# Homework Help: Kinetic Friction of sliding down a pole

1. Oct 14, 2008

### lacar213

1. The problem statement, all variables and given/known data
A firefighter whose weight is 812 N is sliding down a vertical pole, her speed increasing at the rate of 1.45 m/s2. Gravity and friction are the two significant forces acting on her. What is the magnitude of the frictional force?

2. Relevant equations
Fk = ukFn
uk = coefficient of kinetic friction

3. The attempt at a solution
I'm not sure what the coefficient of KF should be so I just tried ..
812*1.45 = 1177.4
I'm not sure how to incorporate the gravity and friction into the equation.

2. Oct 14, 2008

### Staff: Mentor

You're not given the coefficient of friction. Luckily you won't need it--you'll figure out the friction force another way.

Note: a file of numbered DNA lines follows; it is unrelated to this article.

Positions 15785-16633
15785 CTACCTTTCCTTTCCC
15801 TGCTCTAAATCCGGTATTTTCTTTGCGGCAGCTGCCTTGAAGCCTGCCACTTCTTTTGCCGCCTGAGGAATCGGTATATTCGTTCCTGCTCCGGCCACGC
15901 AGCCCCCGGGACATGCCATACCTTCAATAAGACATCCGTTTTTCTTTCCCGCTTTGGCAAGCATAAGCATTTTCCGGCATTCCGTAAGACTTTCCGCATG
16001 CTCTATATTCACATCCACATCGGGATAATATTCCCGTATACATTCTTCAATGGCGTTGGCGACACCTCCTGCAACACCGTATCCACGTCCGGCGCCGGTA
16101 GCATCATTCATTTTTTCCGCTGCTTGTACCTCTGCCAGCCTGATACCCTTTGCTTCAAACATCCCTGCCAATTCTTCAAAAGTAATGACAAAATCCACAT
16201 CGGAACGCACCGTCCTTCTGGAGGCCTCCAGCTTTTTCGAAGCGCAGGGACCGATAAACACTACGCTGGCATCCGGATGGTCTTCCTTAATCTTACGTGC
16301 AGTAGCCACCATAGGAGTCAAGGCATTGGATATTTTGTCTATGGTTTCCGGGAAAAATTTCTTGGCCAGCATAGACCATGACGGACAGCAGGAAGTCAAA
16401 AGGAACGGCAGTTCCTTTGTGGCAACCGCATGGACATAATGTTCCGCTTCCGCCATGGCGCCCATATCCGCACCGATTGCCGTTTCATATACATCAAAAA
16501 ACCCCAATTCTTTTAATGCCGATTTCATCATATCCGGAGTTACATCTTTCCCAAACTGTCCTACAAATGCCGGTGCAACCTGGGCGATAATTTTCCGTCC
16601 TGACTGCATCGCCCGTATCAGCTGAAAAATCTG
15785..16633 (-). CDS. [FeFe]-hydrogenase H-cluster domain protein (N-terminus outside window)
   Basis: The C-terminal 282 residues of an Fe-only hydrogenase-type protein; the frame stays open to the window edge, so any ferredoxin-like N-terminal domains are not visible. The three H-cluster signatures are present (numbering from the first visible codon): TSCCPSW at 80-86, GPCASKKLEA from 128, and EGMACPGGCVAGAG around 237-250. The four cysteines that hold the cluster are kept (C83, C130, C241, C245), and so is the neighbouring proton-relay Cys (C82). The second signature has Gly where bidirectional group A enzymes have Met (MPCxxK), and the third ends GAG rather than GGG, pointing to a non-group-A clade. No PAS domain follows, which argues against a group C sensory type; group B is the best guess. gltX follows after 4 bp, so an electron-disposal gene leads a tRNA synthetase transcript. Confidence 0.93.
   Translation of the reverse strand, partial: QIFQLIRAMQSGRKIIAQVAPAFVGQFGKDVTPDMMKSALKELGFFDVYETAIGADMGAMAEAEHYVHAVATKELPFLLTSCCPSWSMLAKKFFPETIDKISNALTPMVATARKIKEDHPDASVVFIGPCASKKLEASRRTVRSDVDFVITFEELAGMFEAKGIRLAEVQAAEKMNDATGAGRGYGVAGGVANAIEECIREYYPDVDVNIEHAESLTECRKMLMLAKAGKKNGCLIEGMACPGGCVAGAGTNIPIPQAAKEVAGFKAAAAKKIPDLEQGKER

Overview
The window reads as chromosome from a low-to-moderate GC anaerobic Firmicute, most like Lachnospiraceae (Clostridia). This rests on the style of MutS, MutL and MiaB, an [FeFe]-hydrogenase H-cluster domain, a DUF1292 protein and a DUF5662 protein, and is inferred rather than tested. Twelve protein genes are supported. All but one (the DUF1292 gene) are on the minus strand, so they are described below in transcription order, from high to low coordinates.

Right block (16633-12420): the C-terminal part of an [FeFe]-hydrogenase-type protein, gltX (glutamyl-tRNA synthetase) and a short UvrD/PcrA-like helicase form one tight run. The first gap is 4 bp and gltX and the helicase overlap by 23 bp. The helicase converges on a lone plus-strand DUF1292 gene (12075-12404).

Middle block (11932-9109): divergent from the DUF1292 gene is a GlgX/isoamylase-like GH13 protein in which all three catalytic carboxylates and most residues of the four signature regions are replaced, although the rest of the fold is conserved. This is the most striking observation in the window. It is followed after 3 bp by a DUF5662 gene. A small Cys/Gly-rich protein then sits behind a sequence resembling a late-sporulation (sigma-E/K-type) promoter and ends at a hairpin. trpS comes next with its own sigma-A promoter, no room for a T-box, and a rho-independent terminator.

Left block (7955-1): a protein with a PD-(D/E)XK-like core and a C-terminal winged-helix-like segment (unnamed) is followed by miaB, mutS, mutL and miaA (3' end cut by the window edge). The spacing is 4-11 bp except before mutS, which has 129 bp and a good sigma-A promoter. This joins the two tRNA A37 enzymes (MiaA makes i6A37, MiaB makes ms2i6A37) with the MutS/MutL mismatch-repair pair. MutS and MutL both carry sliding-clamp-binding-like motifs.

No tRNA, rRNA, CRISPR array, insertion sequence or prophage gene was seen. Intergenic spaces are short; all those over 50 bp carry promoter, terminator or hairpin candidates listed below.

Gravity and friction are the two forces acting on the firefighter. You are given her acceleration. Apply Newton's 2nd law: ∑ F = ma

(What's the firefighter's mass?)

3. Oct 14, 2008

### lacar213

OK ...
F = ma
mass -> 812 N/9.8 = 82.8571 kg
F = (82.8571)(1.45)
F = 120.143 N

Is it that simple?

4. Oct 14, 2008

### Staff: Mentor

Good.
Not that simple, but almost. The "F" in F = ma stands for the net force acting on the object. Express the net force in terms of the actual forces acting on the firefighter (weight and friction) by adding those forces up. (∑ F means the sum of the forces.) Then you can solve for the unknown friction force.

Hint: Careful with signs.

5. Oct 14, 2008

### lacar213

Would the next step be to multiple her weight and gravity? Then add that net force to 120.143 N?

F = (82.8571)(9.8) = 812 N - but that's the weight already given??
120+812 = 932.143